D-M Airmen advocate for youth detenion facilitiy mentoring

Tucson, Ariz. -- Several Airmen at Davis-Monthan have found a way to make a difference outside the gate - by going inside the Pima County Juvenile Detention Facility. The Airmen have been taking part in the facility's Community Mentoring Program.

The program is making a difference for the kids and mentors alike, according to participants, and drawing state-wide attention.

The state-wide Community Advisory Board met in Tucson Sept. 25 to discuss the program, and heard from several Airmen, who testified to the merits of mentoring kids at the facility, according to facility Detention Program Director Jennifer Torchia.

"The board coordinates volunteers and funding for programs, and they wanted to learn more about the program. Other counties are interested as well," she said.

Since its inception in September 2005, the program has put D-M Airmen together with more than 80 residents at the facility, which houses children ages 8-18.

The Airmen involved believe in the program and want to see it grow.

"I wanted to get the news out about the mentoring program. I hoped that the members in the audience may be able to start similar programs at other Juvenile Detention Facilities around the state," said mentor 1st Lt. Amy Wheaton, a member of the 355th Aerospace Medicine Squadron. "It's a great program that allows the D-M community to work hand-in-hand with the downtown community in hopes of a brighter future for the youth."

Senior Master Sgt. Jorge Benavides told the board he found mentoring a great way to make a difference.

"The Detention Facility Mentoring Program is an outstanding way to get involved in the community. You volunteer an hour per week to change a human life. These young folks in the detention facility have no mentoring and zero guidance in how to pursue a productive life," said Benavides, the superintendent of the 355th Operations Support Squadron.

Volunteers are given this opportunity to make a difference as they take an active role in the young person's life, Sergeant Benavides explained. People connected to the program use the term youth to describe their mentees, who don't like to be referred to as "kids."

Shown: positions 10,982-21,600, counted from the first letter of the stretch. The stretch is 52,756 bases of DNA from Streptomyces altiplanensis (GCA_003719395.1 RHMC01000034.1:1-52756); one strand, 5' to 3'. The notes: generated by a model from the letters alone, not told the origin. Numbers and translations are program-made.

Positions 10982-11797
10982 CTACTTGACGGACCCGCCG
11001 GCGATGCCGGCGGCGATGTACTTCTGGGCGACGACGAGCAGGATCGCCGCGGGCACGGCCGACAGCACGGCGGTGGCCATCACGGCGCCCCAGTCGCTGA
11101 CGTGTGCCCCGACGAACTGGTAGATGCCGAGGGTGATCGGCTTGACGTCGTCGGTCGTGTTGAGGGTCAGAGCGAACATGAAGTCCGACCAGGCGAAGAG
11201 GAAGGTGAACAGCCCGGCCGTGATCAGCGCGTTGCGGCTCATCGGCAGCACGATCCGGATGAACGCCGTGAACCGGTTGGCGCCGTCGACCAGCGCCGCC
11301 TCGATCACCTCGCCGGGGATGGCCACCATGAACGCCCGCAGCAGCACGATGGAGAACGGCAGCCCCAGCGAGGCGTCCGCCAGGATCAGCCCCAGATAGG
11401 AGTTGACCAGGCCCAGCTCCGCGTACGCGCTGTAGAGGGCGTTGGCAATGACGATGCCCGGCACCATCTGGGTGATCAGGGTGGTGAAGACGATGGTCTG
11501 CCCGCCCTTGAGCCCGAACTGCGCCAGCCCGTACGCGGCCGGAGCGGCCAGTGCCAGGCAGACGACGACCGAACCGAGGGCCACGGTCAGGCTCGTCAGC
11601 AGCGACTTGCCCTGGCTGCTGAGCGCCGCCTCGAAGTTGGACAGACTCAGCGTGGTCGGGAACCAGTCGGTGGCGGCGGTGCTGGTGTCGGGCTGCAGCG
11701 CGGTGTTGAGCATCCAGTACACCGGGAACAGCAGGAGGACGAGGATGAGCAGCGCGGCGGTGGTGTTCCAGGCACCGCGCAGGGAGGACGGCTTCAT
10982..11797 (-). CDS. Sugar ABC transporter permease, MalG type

"Mentors and reading coaches meet with a youth, attend the youth's court hearing and continue to meet with the youth once the youth is release. By setting goals and boundaries, mentors and reading coaches teach these youths how to execute a goal."

Volunteers have the power to change these young peoples' attitude and outlook on life, thus empowering them to lead productive lives, according to the volunteers. And as Sergeant Benavides explained, mentoring goes well beyond detention.

Staff Sergeant TaQueela Berry has stayed connected with her mentee long after her release from the facility, though it's been difficult at times. Sergeant Berry, a member of the 355th Wing Command Post, has been involved from the very beginning. She told the board about challenges after detention.

"My biggest challenge came after my youth was released from detention in October of 2005," Sergeant Berry said. "She was placed in two different rehab centers in a two-month time frame."

Neither facility recognized Sergeant Berry as being on the authorized contact list, and she wasn't a family member, so she had to work through a probation officer to establish contact. Then her youth was assigned a string of different parole officers and finally sent to a group home in Phoenix. But Sergeant Berry persisted in maintaining the relationship, displaying one of the essential qualities required of a mentor - "patience and understanding."

All three mentors recommended getting involved to fellow Airmen.

"Yes! I have recommended it before, and those individuals have had great success with their youth," Lieutenant Weaton said.

Getting involved is easy, according to Sergeant Benavides, for those who possess the willingness to "break out of your comfort zone and meet with a youth once per week at the detention facility," he said. "About a 10-minute drive from D-M. Fill out the background paper, attend Alpha, Bravo and Reading Seed Training offered several times per month on base."

After taking these steps, people are ready to make an impact, the mentors explained, adding that an impact is made on the volunteers as well, giving them rare insight.

"You realize your life wasn't that bad," Sergeant Berry said. "I listen to all that my youth has endured at such an early age and I can't fathom it. It's been humbling."

And according to Ms. Torchia, the mentors give the youth at the center something they can't get anywhere else.

"To spend some time truly makes an impact. For them to have a positive person in their life who is not being paid to be there, it really makes a difference," Ms. Torchia said.

Members of the program hope a similar impact may soon be felt in youth detention facilities across Arizona.

To get involved, visit the Detention Facility Mentor Program Site on the D-M Intranet or call Sergeant Benavides at 228-3882, or Staff Sgt. Jessica Schmidt at 228-5554.